Zhejiang Hisun pharmaceutical Co., Ltd., P R China
Tianmin Zhu, PhD, is currently working as CSO of Zhejiang Hisun Pharmaceutical Co., Ltd. In this role, he is responsible for the entire R&D with a portfolio of synthetic small molecules and fermentation natural products in oncology, cardiovascular, neuroscience and anti-infective therapeutic areas. Prior to joining Hisun, he has served as Senior Director of Pfizer’s R&D at Pearl River, New York (formerly Wyeth Research), where he held a variety of increasingly responsible research positions. He graduated from Fudan University with BS in Chemistry and MS in Organic Synthesis. Then, he joined the Shanghai Institute of Biochemistry to explore the Field of Biotechnology. After, he obtained his PhD in Analytical Chemistry from Rutgers, The State University of New Jersey, New Brunswick, he served as a Post-doctoral fellow focusing on the drug design and delivery platforms at the Center for Advanced Biotechnology and Medicine (CABM), UMDNJ-Robert Wood Johnson Medical School, and Rutgers University before joining Wyeth in 1994. He has shown leadership through his scientific accomplishments. His contributions to the marketing of several innovative medicines globally have been awarded with numerous internal and external awards. He was the winner of the Emerald Honors Award and named Senior Technology Fellow by Science Spectrum in 2005. He is the author of more 20 plus peer-viewed papers, as well as the inventor of 20 US granted patents and numerous patents worldwide. His professional interests include integrating pharmaceutical R&D into the global drug development process, especially in the emerging markets, working on the technology transfer process to manufacturing internally and externally, creating diversified intellectual property platforms for innovative medicines worldwide.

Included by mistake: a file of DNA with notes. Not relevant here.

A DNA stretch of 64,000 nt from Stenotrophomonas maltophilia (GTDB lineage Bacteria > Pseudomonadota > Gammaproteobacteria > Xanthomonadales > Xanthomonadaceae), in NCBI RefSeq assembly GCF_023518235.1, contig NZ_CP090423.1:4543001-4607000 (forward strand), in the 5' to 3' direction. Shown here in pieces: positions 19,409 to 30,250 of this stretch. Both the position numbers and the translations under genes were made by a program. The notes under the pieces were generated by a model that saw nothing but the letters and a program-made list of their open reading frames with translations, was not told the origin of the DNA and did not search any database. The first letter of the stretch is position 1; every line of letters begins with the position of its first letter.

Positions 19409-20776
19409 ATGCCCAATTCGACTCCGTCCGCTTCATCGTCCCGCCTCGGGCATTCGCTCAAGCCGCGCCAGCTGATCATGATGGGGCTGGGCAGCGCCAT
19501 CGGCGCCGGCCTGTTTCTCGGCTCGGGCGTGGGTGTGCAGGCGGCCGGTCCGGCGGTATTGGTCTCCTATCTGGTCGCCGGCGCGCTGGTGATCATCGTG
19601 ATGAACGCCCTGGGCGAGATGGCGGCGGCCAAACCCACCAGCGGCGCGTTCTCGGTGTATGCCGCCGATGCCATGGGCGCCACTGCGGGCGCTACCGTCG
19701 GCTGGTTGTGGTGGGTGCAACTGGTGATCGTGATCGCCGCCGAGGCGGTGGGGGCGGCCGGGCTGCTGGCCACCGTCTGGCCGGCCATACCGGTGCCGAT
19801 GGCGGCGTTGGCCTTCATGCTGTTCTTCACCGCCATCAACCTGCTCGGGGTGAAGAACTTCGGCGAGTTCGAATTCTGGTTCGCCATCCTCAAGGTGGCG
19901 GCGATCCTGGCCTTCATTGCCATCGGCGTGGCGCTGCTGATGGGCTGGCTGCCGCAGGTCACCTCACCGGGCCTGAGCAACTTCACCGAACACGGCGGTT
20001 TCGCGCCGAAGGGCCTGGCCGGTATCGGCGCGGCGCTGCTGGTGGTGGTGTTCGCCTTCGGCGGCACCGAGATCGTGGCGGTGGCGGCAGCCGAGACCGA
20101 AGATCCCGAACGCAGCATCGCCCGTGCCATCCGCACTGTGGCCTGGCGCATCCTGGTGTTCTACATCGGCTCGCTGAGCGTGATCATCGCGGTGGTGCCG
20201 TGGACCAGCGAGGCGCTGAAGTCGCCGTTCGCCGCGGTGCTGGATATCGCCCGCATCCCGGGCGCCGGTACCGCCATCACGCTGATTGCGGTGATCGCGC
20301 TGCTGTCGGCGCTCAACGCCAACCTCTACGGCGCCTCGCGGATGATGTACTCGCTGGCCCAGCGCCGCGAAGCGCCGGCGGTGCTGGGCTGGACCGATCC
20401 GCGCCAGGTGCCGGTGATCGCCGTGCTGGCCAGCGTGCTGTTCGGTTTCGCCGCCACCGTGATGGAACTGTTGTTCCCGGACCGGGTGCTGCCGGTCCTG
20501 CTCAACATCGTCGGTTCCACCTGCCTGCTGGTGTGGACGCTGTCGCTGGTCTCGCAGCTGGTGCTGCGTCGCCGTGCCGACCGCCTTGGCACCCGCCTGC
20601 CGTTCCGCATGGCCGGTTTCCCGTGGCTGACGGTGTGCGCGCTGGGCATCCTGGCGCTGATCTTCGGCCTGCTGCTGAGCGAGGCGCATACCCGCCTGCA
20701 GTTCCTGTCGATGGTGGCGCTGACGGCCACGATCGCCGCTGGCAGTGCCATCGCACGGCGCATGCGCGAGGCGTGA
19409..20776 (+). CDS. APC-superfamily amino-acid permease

A novel water-soluble everolimus prodrug, glutathione-everolimus, was designed and synthesized by introducing an endogenous tripeptide with an acetyl as a linker. The improvement in water solubility allows the conjugate to be developed into an injectable drug. The results of biological evaluation in vitro and in vivo suggest that the prodrug is more effective and long acting than everolimus. Meanwhile, the pharmacokinetics study in vivo (both in mice and machine) confirmed that the delivery of everolimus through the injection of the prodrug overcome the low bioavailability of oral everolimus.